Kristin Hjellegjerde Gallery, London and Gallery 1957, Accra are pleased to announce an exciting collaboration in February 2019, presenting new works from Gerald Chukwuma which marks the artist’s first solo show in the UK.
Gerald Chukwuma is one of Nigeria’s fastest rising contemporary artists, noted for his intricately crafted wood-slate sculptures. Using a multitude of techniques, his unique approach to burning, chiselling, and painting commonly found materials captures a richly layered history imbedded with personal and political meaning. In his work spanning painting, sculpture and collage, Chukwuma explores migration as a constant process of transformation and reinvention. The use of traditional Uli and Nsibidi symbols links his work to the Nsukka art tradition – a movement which emerged in the 1970s from the University of Nigeria and worked to expand and modernise the aesthetic of Igbo culture.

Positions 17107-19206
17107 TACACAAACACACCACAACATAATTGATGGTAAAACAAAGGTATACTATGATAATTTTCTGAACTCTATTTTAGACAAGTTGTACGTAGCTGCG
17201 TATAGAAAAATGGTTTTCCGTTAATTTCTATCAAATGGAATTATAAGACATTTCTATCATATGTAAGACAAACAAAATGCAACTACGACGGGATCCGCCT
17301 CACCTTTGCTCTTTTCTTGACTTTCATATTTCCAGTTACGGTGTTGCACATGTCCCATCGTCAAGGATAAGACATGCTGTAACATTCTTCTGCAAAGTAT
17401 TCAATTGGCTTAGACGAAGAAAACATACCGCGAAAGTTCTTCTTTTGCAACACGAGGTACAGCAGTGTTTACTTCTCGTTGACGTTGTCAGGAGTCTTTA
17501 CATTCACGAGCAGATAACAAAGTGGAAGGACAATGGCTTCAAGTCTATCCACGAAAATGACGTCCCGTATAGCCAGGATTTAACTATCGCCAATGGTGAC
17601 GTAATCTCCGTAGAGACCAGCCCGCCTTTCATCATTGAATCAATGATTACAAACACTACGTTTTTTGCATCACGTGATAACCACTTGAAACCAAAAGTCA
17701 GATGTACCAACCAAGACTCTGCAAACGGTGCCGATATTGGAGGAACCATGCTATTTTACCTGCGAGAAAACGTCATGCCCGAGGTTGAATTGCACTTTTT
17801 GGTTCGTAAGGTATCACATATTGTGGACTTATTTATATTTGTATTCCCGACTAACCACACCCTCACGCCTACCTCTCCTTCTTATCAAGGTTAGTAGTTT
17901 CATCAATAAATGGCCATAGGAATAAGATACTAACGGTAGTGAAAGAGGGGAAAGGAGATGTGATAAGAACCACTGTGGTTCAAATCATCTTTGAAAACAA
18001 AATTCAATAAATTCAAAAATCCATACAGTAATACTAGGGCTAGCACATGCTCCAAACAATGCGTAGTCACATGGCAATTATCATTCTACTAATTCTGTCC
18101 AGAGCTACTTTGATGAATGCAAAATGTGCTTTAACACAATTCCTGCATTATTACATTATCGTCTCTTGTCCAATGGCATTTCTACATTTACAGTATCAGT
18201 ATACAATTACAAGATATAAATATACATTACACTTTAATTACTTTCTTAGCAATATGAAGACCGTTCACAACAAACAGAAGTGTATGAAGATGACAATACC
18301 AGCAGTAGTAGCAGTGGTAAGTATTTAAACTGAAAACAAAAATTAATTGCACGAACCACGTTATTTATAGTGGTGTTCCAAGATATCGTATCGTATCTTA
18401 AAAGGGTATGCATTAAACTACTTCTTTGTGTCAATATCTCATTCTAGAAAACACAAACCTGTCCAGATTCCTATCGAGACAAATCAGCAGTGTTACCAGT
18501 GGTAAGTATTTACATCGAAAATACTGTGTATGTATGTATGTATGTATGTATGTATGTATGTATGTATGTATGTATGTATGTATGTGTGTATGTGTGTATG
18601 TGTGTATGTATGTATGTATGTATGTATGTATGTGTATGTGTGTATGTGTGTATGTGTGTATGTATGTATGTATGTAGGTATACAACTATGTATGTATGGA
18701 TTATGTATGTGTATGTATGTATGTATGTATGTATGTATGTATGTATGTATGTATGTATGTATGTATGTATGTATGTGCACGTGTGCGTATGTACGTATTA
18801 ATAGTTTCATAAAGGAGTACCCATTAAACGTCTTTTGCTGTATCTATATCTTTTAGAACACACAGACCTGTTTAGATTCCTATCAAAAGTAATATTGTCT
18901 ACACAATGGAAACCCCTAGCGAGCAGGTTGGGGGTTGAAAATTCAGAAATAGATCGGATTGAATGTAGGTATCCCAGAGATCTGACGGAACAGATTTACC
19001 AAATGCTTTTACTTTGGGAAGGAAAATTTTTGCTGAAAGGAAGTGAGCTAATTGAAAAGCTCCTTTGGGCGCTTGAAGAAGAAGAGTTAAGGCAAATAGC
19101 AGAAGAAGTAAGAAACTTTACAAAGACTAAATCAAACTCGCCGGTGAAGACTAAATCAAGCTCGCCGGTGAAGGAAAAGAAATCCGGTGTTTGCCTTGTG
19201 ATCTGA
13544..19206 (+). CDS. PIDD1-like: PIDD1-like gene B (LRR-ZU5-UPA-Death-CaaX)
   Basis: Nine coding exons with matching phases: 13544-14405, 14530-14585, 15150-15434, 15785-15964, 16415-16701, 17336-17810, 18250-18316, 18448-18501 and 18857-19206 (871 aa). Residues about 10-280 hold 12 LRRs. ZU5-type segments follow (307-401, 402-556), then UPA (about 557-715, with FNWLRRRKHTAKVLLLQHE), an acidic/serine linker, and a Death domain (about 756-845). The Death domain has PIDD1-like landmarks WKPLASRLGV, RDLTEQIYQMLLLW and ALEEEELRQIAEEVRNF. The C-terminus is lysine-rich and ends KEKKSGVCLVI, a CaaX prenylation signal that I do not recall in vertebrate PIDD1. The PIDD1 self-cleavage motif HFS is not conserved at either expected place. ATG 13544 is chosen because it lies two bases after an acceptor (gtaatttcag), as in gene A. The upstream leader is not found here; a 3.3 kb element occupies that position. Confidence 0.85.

In this new body of work Chukwuma explores the important, historical Igbo Landing site at Dunbar Creek on St. Simons Island, Glynn County, Georgia where one of the largest mass suicides of enslaved people took place in 1803. Travelling to the Georgian coast, Igbo captives from what is now Nigeria, took control of their slave ship and committed mass suicide as a resistance towards slavery.
During his research, Chukwuma was surprised to find little information on the topic in books or on the internet, which lead him to search for verbal histories passed down through families and generations. During these retellings, Chukwuma became fascinated by the wrinkles on the faces of the elderly storytellers, which is the inspiration for these works.